Wake Forest coach Jim Grobe resigned Monday after 13 seasons at the school. He was 77-82 with Wake, including a 4-8 mark this season.
Grobe, 61, took Wake Forest to the Orange Bowl after the 2006 season, when he was named the national coach of the year. But this was Wake's fifth consecutive losing season, and the Demon Deacons went to just one bowl in that span, finishing 6-7 after a postseason loss in 2011.
"I really believe that at Wake Forest, some new leadership, some new ideas, some new direction maybe, maybe the ability to get some more support" is needed, Grobe said at the news conference announcing his decision.
Grobe also said he didn't know what his future held.
"Somebody asked, 'Do you want to keep coaching?' I think 'yes' would be the answer," he said.
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Athletic director Ron Wellman said Grobe's tenure "will go down as the greatest football period in Wake Forest history."
Grobe had been coach at Ohio for six seasons when Wellman hired him to coach the Demon Deacons after the 2000 season. Wake had gone to five bowls in its history when Grobe was hired, and he took them to five bowls himself.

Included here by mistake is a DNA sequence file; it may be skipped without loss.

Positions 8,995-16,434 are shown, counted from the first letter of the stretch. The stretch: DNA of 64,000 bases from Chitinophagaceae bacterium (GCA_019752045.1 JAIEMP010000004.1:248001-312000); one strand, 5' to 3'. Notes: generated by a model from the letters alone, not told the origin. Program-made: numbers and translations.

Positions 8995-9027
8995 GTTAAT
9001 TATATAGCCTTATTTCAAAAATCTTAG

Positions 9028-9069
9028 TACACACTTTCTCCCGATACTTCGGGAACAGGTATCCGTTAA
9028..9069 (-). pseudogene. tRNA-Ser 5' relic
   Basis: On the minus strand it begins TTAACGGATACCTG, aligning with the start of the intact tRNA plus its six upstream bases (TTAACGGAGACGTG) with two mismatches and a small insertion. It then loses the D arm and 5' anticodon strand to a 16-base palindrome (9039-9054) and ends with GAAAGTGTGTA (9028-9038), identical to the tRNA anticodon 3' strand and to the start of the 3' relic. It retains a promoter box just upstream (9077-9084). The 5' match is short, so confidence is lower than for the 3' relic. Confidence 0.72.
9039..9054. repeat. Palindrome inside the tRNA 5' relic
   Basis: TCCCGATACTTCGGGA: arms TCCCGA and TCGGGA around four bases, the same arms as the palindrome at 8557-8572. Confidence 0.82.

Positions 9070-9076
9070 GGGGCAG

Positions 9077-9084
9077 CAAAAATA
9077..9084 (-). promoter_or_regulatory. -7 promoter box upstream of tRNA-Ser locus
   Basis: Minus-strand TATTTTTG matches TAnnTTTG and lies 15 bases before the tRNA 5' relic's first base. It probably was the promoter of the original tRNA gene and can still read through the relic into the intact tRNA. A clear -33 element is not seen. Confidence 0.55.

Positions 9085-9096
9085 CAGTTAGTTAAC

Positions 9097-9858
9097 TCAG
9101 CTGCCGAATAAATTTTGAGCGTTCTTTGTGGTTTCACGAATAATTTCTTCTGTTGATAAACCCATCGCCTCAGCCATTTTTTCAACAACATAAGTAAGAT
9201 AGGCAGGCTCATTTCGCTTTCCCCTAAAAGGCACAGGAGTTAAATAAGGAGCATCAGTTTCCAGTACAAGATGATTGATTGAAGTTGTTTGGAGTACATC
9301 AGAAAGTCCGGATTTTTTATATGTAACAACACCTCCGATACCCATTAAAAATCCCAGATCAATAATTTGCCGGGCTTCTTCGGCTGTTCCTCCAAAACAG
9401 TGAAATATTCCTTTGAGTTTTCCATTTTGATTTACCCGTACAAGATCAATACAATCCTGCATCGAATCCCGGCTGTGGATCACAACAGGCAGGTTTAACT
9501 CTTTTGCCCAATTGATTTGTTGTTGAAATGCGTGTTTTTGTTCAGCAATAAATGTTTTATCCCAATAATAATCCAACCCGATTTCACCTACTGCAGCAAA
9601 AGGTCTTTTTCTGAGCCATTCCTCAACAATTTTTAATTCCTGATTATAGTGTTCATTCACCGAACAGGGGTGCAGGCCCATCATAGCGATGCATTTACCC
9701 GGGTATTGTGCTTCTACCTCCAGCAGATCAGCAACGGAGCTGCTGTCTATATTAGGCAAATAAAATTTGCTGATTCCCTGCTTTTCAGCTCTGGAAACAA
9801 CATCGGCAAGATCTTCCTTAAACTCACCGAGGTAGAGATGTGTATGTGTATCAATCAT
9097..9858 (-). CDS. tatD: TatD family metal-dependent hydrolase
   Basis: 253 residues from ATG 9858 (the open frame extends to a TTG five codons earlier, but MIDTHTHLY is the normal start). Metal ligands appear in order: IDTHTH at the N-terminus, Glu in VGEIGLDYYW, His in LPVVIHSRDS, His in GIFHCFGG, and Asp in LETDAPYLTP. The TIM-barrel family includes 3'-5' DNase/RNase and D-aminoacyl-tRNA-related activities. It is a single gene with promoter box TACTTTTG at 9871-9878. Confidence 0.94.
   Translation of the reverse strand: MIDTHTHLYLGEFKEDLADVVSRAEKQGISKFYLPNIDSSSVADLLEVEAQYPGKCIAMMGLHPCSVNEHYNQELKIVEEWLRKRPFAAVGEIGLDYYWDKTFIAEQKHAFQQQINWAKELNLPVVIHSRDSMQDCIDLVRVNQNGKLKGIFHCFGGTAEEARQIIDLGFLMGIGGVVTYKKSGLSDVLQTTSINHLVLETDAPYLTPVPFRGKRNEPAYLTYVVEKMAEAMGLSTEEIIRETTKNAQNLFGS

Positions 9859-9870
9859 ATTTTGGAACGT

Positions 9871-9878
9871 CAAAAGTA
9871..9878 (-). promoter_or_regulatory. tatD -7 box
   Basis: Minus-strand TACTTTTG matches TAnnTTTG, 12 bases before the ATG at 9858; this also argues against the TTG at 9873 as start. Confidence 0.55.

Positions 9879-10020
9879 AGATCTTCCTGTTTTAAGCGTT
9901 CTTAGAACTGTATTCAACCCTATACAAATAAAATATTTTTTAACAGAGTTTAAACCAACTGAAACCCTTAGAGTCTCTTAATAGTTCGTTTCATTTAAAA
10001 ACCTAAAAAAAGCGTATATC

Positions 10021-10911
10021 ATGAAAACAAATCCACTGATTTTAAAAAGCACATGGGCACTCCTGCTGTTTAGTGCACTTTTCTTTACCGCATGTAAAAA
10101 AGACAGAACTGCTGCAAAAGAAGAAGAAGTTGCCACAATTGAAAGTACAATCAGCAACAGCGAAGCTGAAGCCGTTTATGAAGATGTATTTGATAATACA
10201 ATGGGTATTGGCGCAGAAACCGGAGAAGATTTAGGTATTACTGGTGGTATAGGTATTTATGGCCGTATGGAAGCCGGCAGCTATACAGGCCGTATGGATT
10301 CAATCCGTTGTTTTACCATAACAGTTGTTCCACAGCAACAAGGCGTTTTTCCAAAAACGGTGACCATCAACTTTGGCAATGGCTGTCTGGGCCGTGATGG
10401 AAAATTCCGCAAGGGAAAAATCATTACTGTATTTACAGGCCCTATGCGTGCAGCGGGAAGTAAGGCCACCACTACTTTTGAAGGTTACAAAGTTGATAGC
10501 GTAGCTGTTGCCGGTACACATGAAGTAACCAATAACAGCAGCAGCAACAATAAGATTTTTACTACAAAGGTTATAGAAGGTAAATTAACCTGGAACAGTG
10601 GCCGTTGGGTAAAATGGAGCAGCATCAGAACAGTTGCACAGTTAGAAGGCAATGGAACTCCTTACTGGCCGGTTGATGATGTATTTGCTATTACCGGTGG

His crowning achievement was the Orange Bowl following the 2006 season. Wake went 11-3 that season, including a 30-0 rout of Florida State in Tallahassee. Wake beat Georgia Tech 9-6 in the ACC championship game, then fell to Bobby Petrino-coached Louisville in the Orange Bowl.
The BCS era ends this season, and Wake's Orange Bowl visit undoubtedly is the most unlikely appearance by an automatic-qualifying conference team in the 16 seasons of the BCS. Connecticut's appearance in the Fiesta Bowl following the 2010 season would be second.
Wellman said there is no timetable to find a replacement. Among the potential candidates are Ball State's Pete Lembo, Bowling Green's Dave Clawson, Richmond's Danny Rocco and Middle Tennessee State coach Rick Stockstill.